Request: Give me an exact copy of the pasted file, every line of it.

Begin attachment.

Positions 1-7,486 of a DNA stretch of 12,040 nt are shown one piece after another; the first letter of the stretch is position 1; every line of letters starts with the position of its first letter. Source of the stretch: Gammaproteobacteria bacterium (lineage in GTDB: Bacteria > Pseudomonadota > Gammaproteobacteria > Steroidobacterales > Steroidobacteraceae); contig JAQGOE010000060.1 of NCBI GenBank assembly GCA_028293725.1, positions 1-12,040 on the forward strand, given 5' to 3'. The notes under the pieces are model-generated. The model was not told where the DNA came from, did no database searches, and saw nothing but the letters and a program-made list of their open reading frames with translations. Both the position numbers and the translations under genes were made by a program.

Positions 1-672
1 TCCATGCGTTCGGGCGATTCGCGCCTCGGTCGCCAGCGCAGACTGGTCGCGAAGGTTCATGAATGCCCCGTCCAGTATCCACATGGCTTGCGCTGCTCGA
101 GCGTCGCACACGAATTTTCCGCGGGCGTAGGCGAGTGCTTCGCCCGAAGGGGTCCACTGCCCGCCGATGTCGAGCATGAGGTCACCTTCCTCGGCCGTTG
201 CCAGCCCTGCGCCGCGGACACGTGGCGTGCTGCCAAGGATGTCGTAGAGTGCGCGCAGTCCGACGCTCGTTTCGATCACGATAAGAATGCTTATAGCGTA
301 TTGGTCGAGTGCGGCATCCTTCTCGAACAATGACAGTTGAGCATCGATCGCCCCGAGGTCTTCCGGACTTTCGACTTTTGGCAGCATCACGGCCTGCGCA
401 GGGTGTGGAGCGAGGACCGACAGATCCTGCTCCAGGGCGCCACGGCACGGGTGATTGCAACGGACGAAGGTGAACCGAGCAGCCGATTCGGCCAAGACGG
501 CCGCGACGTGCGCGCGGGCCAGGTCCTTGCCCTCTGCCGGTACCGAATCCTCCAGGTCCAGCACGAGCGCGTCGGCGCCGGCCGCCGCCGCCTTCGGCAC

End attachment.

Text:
Positions 1-7,486 of a DNA stretch of 12,040 nt are shown one piece after another; the first letter of the stretch is position 1; every line of letters starts with the position of its first letter. Source of the stretch: Gammaproteobacteria bacterium (lineage in GTDB: Bacteria > Pseudomonadota > Gammaproteobacteria > Steroidobacterales > Steroidobacteraceae); contig JAQGOE010000060.1 of NCBI GenBank assembly GCA_028293725.1, positions 1-12,040 on the forward strand, given 5' to 3'. The notes under the pieces are model-generated. The model was not told where the DNA came from, did no database searches, and saw nothing but the letters and a program-made list of their open reading frames with translations. Both the position numbers and the translations under genes were made by a program.

Positions 1-672
1 TCCATGCGTTCGGGCGATTCGCGCCTCGGTCGCCAGCGCAGACTGGTCGCGAAGGTTCATGAATGCCCCGTCCAGTATCCACATGGCTTGCGCTGCTCGA
101 GCGTCGCACACGAATTTTCCGCGGGCGTAGGCGAGTGCTTCGCCCGAAGGGGTCCACTGCCCGCCGATGTCGAGCATGAGGTCACCTTCCTCGGCCGTTG
201 CCAGCCCTGCGCCGCGGACACGTGGCGTGCTGCCAAGGATGTCGTAGAGTGCGCGCAGTCCGACGCTCGTTTCGATCACGATAAGAATGCTTATAGCGTA
301 TTGGTCGAGTGCGGCATCCTTCTCGAACAATGACAGTTGAGCATCGATCGCCCCGAGGTCTTCCGGACTTTCGACTTTTGGCAGCATCACGGCCTGCGCA
401 GGGTGTGGAGCGAGGACCGACAGATCCTGCTCCAGGGCGCCACGGCACGGGTGATTGCAACGGACGAAGGTGAACCGAGCAGCCGATTCGGCCAAGACGG
501 CCGCGACGTGCGCGCGGGCCAGGTCCTTGCCCTCTGCCGGTACCGAATCCTCCAGGTCCAGCACGAGCGCGTCGGCGCCGGCCGCCGCCGCCTTCGGCAC